November 24, 2020

Washington Post: “Government Printing Office Has New Strategies to Keep Presses Rolling”

Note: We shared the just released GPO Strategic Plan 2013-2017 mentioned in the following Washington Post article earlier this week.

From The Washington Post:

In an era when 97 percent of federal documents are now created electronically, people ask why the printing office still exists. Politicians are calling for smaller government, and some have sponsored legislation ordering that printed copies of congressional bills and resolutions cease. House Republicans tried last year to slash the agency’s budget by more than 20 percent.

Evidence of its obsolescence is mounting. The Federal Register and Congressional Record, GPO’s signature publications, have plummeted to 2,500 copies from a 30,000-copy run two decades ago. In that time conventional government printing has shrunk by half. At 1,900 employees, one of the last blue-collar strongholds in a white-collar bureaucracy is at its lowest point.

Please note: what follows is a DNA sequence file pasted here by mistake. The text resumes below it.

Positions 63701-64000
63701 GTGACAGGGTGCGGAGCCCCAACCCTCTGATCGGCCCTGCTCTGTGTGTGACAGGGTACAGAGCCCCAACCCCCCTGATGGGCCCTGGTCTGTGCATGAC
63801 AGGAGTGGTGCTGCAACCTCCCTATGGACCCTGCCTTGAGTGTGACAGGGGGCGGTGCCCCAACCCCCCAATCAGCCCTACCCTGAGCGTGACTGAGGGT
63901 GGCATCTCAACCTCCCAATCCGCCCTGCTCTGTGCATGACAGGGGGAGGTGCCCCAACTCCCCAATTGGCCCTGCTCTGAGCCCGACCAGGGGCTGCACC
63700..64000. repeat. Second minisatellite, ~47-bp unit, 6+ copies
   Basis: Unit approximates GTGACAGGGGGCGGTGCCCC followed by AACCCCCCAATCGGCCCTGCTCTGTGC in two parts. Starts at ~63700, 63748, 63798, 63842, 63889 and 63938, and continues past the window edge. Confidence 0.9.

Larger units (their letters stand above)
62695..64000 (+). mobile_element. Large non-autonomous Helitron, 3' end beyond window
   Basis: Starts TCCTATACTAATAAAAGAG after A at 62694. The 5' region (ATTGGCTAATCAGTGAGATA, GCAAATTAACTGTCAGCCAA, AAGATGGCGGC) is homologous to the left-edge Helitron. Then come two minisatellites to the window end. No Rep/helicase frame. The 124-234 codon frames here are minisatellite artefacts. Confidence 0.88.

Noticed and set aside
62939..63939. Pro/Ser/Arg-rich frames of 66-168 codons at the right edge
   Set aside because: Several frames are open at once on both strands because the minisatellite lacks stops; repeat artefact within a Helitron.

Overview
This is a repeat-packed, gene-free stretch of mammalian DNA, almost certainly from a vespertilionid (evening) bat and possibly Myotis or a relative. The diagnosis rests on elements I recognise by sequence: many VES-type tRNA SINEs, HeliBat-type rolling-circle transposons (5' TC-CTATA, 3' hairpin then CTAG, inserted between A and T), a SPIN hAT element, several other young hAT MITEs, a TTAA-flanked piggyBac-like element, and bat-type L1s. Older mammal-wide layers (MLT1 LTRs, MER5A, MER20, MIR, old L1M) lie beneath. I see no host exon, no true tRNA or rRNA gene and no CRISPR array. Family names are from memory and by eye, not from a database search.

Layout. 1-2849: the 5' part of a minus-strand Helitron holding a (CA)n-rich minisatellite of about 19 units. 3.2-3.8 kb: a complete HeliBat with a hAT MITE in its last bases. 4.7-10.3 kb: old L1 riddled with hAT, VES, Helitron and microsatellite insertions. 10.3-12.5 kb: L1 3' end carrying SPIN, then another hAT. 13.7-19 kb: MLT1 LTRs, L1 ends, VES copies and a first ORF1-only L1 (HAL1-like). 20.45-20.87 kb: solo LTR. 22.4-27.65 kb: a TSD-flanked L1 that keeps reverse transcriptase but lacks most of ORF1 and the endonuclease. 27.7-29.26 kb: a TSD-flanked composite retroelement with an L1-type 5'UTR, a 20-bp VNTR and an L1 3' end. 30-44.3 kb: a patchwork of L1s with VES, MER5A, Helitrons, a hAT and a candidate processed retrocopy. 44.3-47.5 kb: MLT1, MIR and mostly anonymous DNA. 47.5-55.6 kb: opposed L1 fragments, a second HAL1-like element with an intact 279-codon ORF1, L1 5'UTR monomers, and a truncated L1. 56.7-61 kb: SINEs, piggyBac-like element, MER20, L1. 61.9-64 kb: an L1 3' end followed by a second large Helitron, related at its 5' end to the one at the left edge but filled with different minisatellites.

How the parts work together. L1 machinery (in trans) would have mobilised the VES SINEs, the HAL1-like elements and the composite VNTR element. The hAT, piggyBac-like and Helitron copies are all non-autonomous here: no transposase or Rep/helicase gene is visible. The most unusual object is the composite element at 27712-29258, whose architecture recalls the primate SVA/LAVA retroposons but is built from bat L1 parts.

The printing office’s leader has a salve for this decline: rebranding.

Read the Complete Article

About Gary Price

Gary Price (gprice@mediasourceinc.com) is a librarian, writer, consultant, and frequent conference speaker based in the Washington D.C. metro area. Before launching INFOdocket, Price and Shirl Kennedy were the founders and senior editors at ResourceShelf and DocuTicker for 10 years. From 2006-2009 he was Director of Online Information Services at Ask.com, and is currently a contributing editor at Search Engine Land.

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